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Article ThumbFrom the Editor - SeptOct 2017

There are people who say that autumn is their favorite time of year. I’m not one of them, although God knows I’ve tried. Yes, I sometimes wax ecstatic over the way colors change from day to day (orange yesterday, red today – “like magic!” I exclaim), but deep down my comments are suffused with whiffs of wistfulness. Yes, there are days when I observe that October is a fabulous month in Chicagoland – clear blue skies, low pollution, temps in the 80s – what’s not to like? But then I remember that all around me these plants are dying, never mind that they are coloring up the world with their last fleeting gasps.


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From the Editor - MayJune 2016

I always feel grumpy when people refer to gardening as a hobby, and now I know why. This winter, garden columnist Allen Lacy …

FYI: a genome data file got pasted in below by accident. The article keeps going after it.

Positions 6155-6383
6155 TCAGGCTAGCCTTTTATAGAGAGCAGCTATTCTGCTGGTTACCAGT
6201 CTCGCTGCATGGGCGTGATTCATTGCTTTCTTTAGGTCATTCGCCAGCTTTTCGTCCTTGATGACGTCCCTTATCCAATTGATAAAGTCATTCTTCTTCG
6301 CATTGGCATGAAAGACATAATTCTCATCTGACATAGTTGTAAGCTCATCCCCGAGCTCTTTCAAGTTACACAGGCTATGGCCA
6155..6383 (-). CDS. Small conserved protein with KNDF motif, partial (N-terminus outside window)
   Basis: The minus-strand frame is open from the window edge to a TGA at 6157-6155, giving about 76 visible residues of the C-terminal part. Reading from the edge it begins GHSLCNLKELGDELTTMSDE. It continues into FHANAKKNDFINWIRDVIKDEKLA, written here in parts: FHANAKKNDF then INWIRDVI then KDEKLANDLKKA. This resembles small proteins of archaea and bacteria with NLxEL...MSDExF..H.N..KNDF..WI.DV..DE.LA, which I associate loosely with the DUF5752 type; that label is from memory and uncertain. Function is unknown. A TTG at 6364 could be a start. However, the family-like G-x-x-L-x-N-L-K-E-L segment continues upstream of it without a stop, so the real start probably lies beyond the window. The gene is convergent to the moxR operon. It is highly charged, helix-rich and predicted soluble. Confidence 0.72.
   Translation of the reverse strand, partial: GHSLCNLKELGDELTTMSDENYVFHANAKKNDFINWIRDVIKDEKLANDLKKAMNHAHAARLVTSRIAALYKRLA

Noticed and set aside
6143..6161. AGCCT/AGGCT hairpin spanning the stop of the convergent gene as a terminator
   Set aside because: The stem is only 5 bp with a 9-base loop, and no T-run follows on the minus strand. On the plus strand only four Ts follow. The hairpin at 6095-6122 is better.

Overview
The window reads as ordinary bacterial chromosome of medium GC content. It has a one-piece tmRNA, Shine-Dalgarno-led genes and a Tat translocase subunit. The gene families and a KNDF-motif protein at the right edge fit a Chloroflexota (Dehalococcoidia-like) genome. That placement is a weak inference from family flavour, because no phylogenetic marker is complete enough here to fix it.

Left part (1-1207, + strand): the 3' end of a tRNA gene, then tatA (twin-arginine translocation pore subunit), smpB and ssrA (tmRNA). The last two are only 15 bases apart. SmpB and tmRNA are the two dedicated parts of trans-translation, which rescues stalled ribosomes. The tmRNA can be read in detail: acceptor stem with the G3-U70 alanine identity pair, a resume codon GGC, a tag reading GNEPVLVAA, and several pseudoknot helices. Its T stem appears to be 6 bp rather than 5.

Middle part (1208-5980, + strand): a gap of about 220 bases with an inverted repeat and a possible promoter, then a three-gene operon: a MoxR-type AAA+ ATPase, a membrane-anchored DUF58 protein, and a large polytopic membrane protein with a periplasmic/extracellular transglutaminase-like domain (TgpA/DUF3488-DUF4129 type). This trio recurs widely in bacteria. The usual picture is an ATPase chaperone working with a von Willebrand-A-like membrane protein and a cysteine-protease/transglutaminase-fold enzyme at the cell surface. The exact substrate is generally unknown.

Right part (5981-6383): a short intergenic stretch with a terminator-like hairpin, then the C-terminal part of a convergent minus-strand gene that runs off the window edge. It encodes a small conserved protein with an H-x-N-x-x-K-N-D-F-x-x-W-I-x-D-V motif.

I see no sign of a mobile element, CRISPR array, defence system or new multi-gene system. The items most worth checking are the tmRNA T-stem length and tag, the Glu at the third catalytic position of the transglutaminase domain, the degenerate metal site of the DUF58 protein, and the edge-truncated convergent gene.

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Columns
Cultivating Wayward Sprouts

I am a bad influence. And not just on would-be gardeners. Oh, no, it’s far worse than that. I am corrupting America’s youth.


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Newsletter
Memories Through Gardening

Remembering lost loved ones with memory gardens


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Dismayed in the Shade

"President Jimmy Carter once said that life is not fair. I’m not positive, but I don’t think he coined that phrase. I’m not pos


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What a Difference a Year Makes

This time last year we were heading into an awful, hot, drought-ridden summer — one that trounced the tomato plants, sent ...


questions

What is the best time to plant a tree in northern Illinois?

I would like to start seeds under lights. When is the best time to start flower seeds? The seed packet always says to sow a number of weeks before the last frost. When is the last frost?

I have two 3-year-old rose of Sharon plants, about 20 feet apart. One blooms every year. The other plant forms about 100 buds and looks healthy, but it has not bloomed in the last two years. The buds are solidly closed and look as if they are rotting from the inside out. There does not seem to be any sign of insects on the plant. What is this problem?

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